According to the prescribing guidelines doctors follow (British National Formulary) diazepam is contraindicated (not allowed) for treating phobias (fears). It also states that “the use of benzodiazepines to treat short-term ‘mild’ anxiety is inappropriate.” Your doctor would be taking a significant legal risk by prescribing against these guidelines. They are only licensed short term for a crisis in generalised anxiety. If this is the case, you should be getting proper care and support for your mental health and not going on a flight. Fear of flying in isolation is not a generalised anxiety disorder.

Although plane emergencies are a rare occurrence there are concerns about reduced awareness and reaction times for patients taking Diazepam which could pose a significant risk to themselves and others due to not being able to react in a manner which could save their life in the event of an emergency on board necessitating evacuation.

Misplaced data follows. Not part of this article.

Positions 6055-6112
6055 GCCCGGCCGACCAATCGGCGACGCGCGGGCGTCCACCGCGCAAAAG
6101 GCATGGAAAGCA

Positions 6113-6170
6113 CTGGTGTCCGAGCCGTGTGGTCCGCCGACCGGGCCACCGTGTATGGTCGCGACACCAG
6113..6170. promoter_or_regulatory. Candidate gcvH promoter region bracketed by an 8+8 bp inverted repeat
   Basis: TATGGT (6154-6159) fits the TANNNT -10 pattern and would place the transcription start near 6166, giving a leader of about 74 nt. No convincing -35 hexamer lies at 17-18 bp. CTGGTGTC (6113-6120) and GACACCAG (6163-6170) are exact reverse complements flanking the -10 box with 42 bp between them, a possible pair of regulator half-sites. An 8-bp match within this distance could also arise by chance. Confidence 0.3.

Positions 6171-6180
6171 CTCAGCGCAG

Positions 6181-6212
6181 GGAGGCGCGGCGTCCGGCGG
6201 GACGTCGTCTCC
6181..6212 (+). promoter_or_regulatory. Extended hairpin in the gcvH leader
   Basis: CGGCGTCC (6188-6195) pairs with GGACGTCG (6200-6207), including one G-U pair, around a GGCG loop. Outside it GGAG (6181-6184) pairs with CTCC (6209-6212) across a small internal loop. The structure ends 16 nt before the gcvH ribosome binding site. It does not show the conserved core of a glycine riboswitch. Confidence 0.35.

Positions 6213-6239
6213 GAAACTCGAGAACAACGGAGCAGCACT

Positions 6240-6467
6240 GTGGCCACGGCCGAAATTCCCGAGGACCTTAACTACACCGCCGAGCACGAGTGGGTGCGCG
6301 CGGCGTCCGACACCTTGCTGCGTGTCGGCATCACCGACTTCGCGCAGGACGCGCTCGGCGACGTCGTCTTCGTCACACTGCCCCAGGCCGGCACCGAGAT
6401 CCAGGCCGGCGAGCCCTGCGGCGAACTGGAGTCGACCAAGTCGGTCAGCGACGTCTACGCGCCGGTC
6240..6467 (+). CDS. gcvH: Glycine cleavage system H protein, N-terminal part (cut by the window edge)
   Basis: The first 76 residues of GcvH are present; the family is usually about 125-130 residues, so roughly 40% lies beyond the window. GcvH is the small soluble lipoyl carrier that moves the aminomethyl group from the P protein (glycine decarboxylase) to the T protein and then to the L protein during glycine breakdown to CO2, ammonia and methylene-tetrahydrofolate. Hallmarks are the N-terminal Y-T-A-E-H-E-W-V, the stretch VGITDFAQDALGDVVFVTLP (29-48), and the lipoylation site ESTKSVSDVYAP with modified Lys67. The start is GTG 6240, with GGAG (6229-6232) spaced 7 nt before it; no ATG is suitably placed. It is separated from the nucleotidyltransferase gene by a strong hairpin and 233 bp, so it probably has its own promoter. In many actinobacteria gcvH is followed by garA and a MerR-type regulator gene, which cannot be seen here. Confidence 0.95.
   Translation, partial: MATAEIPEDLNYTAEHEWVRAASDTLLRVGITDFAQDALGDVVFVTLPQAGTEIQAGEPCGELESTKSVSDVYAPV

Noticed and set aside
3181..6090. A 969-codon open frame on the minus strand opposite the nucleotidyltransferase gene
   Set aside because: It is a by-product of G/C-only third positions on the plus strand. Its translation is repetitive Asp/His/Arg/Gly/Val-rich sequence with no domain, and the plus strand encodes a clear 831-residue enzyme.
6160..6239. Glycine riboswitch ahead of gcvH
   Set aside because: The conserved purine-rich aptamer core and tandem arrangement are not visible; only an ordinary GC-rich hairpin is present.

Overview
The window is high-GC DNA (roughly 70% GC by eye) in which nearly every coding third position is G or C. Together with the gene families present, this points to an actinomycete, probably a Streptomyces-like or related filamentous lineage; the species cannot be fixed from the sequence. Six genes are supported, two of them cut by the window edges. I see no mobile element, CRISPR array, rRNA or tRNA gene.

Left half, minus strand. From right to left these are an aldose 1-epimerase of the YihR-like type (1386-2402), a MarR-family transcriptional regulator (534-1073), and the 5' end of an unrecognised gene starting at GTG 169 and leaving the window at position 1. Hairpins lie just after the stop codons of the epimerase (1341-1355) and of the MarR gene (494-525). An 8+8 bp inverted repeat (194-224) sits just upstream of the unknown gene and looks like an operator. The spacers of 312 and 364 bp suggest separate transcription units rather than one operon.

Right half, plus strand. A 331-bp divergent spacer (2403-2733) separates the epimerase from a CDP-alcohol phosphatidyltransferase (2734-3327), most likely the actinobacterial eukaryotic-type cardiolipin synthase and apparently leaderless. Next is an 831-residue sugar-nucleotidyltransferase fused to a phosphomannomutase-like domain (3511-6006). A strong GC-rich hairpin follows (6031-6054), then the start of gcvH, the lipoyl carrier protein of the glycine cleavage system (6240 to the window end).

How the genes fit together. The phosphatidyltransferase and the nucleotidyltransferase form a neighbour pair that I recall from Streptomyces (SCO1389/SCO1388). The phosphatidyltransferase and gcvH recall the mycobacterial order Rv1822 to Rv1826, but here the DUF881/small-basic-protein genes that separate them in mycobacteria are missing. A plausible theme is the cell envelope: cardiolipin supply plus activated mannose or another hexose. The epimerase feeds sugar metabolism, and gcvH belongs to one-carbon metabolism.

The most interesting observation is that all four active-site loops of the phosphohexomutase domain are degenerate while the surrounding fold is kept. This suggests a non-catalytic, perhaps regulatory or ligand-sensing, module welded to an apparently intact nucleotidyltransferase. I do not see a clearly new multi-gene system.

The use of such sedative drugs can make you fall asleep, however when you do sleep it is an unnatural non-REM sleep. This means you won’t move around as much as during natural sleep. This can cause you to be at an increased risk of developing a blood clot (Deep Vein Thrombosis – DVT) in the leg or even the lungs. Blood clots are very dangerous and can even prove fatal. This risk is even greater if your flight is greater than 4 hours, the amount of time which has been shown to increase the risk of developing DVT whether in an aeroplane or elsewhere.